Context: Although there are increasing numbers of studies of outcomes of high-fidelity patient simulators, few contrast their instruction with that provided by equivalent low-fidelity, inexpensive simulators. Further, examination of decays in learning and application (transfer) to real patient problems is rare. In this study, we compared the effects of training using a high-fidelity heart sound simulator (Harvey) and a low-fidelity simulator (a CD) on recognition of both simulated heart sounds and those in actual patients.
Methods: A pilot study with 10 students was conducted to show the feasibility of the methods and some evidence of modality-specific learning (the Harvey-trained group scored 72% correct on Harvey and 36% correct on CD test examples; the CD-trained group scored 60% correct on both CD and Harvey test examples). A main study was then initiated involving 37 Year 3 medical students from the University of Leeds. They received 1 hour of common instruction, after which one group received 3 hours of specific instruction on Harvey. The second group received 3 hours of instruction using a CD. Six weeks later, both groups were tested blind with real patients with stable heart sounds. Stations were observed by an examiner who scored communication skills and examination skills using 5-point scales.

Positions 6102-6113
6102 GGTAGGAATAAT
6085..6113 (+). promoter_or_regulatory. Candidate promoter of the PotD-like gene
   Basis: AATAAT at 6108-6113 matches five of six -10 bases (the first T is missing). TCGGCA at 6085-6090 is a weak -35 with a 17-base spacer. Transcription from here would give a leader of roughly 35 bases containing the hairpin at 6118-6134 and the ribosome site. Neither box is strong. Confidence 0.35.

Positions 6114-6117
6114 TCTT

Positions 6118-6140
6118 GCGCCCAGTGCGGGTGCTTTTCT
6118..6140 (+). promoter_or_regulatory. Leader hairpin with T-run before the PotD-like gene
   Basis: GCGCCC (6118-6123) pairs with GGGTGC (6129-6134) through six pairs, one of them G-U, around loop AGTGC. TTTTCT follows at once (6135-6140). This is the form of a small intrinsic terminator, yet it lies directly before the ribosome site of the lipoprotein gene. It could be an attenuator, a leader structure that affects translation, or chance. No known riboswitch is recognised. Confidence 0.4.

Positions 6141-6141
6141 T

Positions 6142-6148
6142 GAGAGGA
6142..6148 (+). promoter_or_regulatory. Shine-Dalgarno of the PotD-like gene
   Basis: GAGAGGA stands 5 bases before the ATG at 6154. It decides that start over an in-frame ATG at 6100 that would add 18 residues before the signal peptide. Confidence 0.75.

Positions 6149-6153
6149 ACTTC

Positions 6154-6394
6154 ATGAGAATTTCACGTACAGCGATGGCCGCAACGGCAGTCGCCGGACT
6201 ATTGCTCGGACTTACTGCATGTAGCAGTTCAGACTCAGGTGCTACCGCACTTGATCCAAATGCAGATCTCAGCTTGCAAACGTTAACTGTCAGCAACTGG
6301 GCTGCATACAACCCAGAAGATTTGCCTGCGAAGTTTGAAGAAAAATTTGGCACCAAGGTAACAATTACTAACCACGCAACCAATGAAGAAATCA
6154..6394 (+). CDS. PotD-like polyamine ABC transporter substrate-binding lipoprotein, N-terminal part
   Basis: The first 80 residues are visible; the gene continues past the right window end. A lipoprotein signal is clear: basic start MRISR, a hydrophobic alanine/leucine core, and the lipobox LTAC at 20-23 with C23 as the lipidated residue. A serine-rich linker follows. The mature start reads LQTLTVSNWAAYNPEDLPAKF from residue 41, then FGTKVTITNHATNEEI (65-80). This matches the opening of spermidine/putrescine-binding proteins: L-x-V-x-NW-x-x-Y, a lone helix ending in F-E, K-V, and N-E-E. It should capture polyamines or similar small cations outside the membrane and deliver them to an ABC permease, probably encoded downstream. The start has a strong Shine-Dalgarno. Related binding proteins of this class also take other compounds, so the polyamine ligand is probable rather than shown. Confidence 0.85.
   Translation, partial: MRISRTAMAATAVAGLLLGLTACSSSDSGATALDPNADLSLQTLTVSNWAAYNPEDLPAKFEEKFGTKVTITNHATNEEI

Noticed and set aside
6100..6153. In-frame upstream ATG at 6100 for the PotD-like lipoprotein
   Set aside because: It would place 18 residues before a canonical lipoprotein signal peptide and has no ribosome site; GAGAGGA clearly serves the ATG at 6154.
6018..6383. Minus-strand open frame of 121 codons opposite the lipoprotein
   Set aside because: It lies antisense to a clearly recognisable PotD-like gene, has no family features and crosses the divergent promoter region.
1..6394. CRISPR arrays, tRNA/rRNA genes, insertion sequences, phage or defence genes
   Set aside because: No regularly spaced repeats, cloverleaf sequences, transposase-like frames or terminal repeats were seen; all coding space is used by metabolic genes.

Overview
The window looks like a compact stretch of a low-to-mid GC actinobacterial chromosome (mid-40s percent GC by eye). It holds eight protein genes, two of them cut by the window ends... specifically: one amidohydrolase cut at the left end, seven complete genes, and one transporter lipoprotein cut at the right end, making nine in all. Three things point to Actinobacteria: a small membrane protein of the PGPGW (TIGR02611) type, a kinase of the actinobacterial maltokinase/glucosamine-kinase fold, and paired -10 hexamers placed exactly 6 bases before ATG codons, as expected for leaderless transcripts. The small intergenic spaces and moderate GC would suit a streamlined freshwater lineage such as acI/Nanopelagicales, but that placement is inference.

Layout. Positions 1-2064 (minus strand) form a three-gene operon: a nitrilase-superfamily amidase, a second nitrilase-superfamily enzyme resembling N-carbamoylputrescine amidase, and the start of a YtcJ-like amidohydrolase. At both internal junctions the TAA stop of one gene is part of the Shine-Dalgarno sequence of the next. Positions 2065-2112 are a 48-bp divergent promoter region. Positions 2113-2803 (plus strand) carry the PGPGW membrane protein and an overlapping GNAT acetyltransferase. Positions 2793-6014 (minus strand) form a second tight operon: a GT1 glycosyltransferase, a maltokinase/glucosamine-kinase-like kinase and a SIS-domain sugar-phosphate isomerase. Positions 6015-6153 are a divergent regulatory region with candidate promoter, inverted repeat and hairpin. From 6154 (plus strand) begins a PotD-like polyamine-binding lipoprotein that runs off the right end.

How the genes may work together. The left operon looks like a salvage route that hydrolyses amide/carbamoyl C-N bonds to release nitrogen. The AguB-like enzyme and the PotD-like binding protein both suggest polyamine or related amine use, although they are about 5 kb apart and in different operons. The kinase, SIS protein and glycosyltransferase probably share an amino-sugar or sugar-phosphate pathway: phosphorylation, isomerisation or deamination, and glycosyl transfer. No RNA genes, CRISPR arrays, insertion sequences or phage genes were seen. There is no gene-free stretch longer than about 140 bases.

Results: The Harvey-trained group was slightly but not significantly better than the CD-trained group at identifying heart sounds (3.11 versus 2.47, respectively; P = 0.06). However, there was no difference between the Harvey and CD-trained groups in diagnosis (2.94 versus 2.84, respectively), communication skills (18.9 versus 19.6, respectively) or examination skills (17.4 versus 17.5, respectively).
Conclusions: The study found little evidence that students trained with a high-fidelity simulator were more able to transfer skills to real patients than a control group. Although there was some suggestion that the Harvey-trained group was better at recognising heart sounds, there was no difference between groups in diagnostic accuracy or clinical skills.